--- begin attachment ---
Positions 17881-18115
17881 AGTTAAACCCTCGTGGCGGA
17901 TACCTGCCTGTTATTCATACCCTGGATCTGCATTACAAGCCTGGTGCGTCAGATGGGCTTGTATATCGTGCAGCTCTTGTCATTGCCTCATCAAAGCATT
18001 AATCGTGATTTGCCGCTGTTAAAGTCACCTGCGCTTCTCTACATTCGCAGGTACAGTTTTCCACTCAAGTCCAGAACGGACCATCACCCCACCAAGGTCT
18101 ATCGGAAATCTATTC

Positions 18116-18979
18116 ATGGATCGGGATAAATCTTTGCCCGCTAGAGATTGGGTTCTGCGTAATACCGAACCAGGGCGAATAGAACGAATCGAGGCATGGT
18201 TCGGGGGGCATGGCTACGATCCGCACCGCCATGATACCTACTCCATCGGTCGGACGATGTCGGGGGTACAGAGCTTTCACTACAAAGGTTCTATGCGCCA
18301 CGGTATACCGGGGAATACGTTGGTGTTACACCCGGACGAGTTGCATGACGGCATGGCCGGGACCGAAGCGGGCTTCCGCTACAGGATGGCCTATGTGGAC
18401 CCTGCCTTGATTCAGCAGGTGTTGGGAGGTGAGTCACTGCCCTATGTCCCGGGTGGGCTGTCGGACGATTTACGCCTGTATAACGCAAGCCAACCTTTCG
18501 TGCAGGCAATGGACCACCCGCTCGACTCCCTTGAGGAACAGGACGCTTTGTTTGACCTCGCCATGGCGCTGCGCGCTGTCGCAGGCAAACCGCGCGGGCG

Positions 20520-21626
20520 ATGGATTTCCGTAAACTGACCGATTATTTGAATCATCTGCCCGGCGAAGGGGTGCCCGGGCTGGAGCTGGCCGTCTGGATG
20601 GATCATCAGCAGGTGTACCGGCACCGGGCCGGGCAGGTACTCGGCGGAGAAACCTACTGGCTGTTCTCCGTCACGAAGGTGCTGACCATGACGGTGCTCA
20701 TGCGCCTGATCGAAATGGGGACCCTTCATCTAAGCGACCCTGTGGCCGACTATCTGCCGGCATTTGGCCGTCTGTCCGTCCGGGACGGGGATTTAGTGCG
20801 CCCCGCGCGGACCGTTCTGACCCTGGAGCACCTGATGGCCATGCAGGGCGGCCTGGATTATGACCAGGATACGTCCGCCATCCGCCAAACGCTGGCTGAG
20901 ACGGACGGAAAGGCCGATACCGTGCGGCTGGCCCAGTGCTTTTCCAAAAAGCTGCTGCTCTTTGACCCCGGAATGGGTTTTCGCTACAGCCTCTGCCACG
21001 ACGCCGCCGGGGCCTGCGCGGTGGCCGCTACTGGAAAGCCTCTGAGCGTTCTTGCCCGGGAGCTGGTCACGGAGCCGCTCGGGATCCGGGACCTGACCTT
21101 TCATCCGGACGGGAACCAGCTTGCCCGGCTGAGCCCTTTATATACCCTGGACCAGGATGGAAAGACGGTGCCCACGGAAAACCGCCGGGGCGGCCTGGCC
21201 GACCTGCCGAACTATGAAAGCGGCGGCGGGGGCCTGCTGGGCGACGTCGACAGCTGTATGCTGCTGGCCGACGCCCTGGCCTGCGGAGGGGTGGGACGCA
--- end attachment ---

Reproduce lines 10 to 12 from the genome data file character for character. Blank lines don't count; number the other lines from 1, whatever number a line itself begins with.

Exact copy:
18401 CCTGCCTTGATTCAGCAGGTGTTGGGAGGTGAGTCACTGCCCTATGTCCCGGGTGGGCTGTCGGACGATTTACGCCTGTATAACGCAAGCCAACCTTTCG
18501 TGCAGGCAATGGACCACCCGCTCGACTCCCTTGAGGAACAGGACGCTTTGTTTGACCTCGCCATGGCGCTGCGCGCTGTCGCAGGCAAACCGCGCGGGCG

Positions 20520-21626